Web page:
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The Digital Index of Middle English Verse
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Found Records:
Lichfield, Lichfield Cathedral Library 29
Linguistic note: Horobin (2003) discerns in Scribe 1 (ff. 2-196) forms characteristic of ‘Type III and Type IV forms,’ that is language characteristic of London (p. 153). The second scribe (f. 196v to the end), also responsible for most of Petworth House, Lord Leconfield MS 7. In Lichfield 29, the scribe’s spellings are mixed, suggesting provincial origins, though these marked forms may be exemplar-conditioned.
Number 6414-46
1.   ff. 2-293v   When that April with his showers soot
Canterbury Tales
Number 6415-38
2.   ff. 2-11v   When that April with his showers soot
Geoffrey Chaucer, the General Prologue to the Canterbury Tales — 858 lines in rhyming couplets
Number 6530-42
3.   ff. 12-40v   Whilom as old stories tellen us
Geoffrey Chaucer, the Knight’s Tale of the Canterbury Tales — 2249 lines in couplets
Number 6427-41
4.   ff. 40v-41v   When that the Knight had thus his tale I-told
Geoffrey Chaucer, the Knight-Miller link in the Canterbury Tales — 78 lines in rhyming couplets
Number 6537-41
5.   ff. 41v-50   Whilom there was dwelling in Oxenford
Geoffrey Chaucer, the Miller’s Tale in the Canterbury Tales — 666 lines in rhyming couplets
Number 6307-38
6.   ff. 50-51   When folk had laughen at this nice cas
Geoffrey Chaucer, the Reeve’s Prologue of the Canterbury Tales — 66 lines in couplets.
Number 724-40
7.   ff. 51-56   At Trumpington not far fro Cantebridge
Geoffrey Chaucer, the Reeve’s Tale of the Canterbury Tales — 404 lines in couplets.
Number 5238-33
8.   ff. 56v-57   The Cook of London while the Reve spake
Geoffrey Chaucer, the Cook’s Prologue of the Canterbury Tales — 40 lines in couplets.
Number 145-33
9.   ff. 57-57v   A prentice whilom dwelt in our city
Geoffrey Chaucer, the Cook’s Tale of the Canterbury Tales — 58 lines in couplets.
Number 3090-23
10.   ff. 57v-69   Listen and listeneth and harkeneth aright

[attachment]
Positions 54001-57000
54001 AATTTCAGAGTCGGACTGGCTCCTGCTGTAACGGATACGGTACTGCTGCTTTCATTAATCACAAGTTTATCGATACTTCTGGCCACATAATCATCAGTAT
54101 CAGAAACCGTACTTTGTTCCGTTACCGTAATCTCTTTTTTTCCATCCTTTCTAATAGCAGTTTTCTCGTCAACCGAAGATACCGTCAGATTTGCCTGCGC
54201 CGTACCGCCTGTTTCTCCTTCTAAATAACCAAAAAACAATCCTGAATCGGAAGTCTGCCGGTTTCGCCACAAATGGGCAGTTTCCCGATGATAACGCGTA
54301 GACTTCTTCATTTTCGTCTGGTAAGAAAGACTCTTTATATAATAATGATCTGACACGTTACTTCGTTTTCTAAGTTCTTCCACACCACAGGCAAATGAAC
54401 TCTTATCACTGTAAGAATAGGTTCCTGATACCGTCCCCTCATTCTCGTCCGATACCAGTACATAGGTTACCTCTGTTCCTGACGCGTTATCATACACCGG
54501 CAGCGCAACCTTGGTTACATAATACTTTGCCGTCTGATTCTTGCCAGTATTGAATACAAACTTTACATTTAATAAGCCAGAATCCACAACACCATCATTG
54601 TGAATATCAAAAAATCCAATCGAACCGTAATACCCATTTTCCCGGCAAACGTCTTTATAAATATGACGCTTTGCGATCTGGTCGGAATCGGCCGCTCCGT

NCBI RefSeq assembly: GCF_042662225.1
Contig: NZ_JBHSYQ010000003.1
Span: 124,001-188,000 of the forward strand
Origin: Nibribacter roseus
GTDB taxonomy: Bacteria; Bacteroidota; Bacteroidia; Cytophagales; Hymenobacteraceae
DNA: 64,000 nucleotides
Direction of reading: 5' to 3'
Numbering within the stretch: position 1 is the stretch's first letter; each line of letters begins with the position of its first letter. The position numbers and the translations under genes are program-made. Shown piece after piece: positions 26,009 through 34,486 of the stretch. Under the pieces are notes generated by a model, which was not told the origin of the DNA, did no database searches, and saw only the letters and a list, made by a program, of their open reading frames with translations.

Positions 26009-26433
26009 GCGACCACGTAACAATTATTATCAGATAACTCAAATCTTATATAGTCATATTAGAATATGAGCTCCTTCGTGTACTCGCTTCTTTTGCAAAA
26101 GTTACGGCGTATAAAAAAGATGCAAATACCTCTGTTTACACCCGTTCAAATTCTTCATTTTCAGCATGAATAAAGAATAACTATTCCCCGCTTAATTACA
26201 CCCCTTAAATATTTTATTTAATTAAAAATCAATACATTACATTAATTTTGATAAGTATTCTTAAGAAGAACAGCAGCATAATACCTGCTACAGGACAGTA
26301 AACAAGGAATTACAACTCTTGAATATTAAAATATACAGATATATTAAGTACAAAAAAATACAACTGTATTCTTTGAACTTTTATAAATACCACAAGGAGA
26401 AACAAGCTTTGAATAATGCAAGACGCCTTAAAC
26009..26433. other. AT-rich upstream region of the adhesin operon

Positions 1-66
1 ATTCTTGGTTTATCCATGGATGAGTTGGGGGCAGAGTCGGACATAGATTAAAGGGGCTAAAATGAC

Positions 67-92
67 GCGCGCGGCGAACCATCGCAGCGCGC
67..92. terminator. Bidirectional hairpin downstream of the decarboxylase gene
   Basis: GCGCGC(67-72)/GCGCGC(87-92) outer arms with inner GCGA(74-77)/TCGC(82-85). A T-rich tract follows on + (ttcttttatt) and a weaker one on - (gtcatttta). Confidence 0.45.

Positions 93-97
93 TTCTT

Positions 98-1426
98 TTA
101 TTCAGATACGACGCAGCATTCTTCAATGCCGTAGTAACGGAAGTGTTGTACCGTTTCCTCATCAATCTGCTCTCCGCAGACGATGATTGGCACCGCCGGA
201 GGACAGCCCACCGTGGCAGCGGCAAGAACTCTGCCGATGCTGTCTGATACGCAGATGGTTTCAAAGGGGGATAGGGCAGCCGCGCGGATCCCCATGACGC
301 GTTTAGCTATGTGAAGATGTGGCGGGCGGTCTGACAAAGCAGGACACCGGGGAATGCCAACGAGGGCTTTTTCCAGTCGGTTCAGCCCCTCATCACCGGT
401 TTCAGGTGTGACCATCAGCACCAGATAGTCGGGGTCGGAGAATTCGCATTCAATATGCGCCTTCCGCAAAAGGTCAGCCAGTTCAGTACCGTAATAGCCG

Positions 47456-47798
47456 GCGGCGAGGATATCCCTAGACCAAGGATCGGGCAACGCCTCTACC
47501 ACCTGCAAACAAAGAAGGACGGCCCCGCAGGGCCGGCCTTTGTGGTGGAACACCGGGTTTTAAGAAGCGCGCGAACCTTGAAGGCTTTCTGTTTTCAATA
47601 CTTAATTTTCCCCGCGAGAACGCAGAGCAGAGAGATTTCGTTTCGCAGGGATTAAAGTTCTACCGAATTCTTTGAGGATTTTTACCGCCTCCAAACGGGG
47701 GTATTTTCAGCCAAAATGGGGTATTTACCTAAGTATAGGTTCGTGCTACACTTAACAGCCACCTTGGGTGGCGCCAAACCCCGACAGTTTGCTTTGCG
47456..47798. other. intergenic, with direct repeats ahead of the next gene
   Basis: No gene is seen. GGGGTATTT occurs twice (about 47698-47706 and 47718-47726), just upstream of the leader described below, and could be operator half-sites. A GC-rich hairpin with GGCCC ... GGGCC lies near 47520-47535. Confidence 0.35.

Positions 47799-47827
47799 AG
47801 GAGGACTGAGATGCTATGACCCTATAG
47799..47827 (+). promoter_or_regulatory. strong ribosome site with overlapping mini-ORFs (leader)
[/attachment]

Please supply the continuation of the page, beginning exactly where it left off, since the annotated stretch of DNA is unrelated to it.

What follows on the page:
Gamelyn
Number 4315-39
11.   ff. 69-70v   Our Host saw well that the bright sun
Geoffrey Chaucer, the Introduction to the Man of Law’s Tale of the Canterbury Tales — 98 lines in couplets.
Number 3929-37
12.   ff. 70v-71   O hateful harm condition of poverty
Geoffrey Chaucer, the Man of Law’s Prologue of the Canterbury Tales — 35 lines (five stanzas) in rhyme royal.
Number 2587-45
13.   ff. 71-84   In Syria whilom dwelt a company
Geoffrey Chaucer, the Man of Law’s Tale of the Canterbury Tales — 1026 lines in rhyme royal stanzas.
Number 4316-25
14.   ff. 84-84v   Our Host upon his stirrups stood anon
Geoffrey Chaucer, the ‘Epilogue’ of the Man of Law’s Tale of the Canterbury Tales — 28 lines in couplets.
Number 725-39
15.   ff. 84v-92v   At Sarai in the land of Tartary
Geoffrey Chaucer, the Squire’s Tale of the Canterbury Tales — 664 lines in couplets.
Number 6535-38
16.   ff. 94-108v   Whilom there was dwelling in Lombardy
Geoffrey Chaucer, the Merchant’s Tale of the Canterbury Tales — 1174 lines in couplets.
Number 1242-39
17.   ff. 108v-119   Experience though none auctoritee
Geoffrey Chaucer, the Wife of Bath’s Prologue of the Canterbury Tales — 856 lines in couplets, with some versions including additional lines.
Number 2618-40
18.   ff. 119-124v   In the old days of King Arthur
Geoffrey Chaucer, the Wife of Bath’s Tale of the Canterbury Tales — 408 lines in couplets, with some versions including additional lines.
Number 5802-36
19.   f. 124v   This worthy limiter this noble Friar
Geoffrey Chaucer, the Friar’s Prologue of the Canterbury Tales — 36 lines in rhyming couplets.
Number 6536-40
20.   f. 126-129v   Whilom there was dwelling in my country
Geoffrey Chaucer, the Friar’s Tale of the Canterbury Tales — 364 lines in rhyming couplets.
Number 5756-36
21.   f. 129v-130   This Summoner in his stirrups high stood
Geoffrey Chaucer, the Sommoner’s Prologue of the Canterbury Tales — 44 lines in rhyming couplets.
Number 3255-41
22.   f. 130-137v   Lordings there is in Yorkshire as I guess
Geoffrey Chaucer, the Summoner’s Tale of the Canterbury Tales — 586 lines in rhyming couplets.
Number 4860-40
23.   ff. 137v-138v   Sir Clerk of Oxenford our Host said
Geoffrey Chaucer, the Clerk’s Prologue of the Canterbury Tales —56 lines in rhyming couplets.
Number 5573-42
24.   ff. 138v-153   There is at the west side of Italy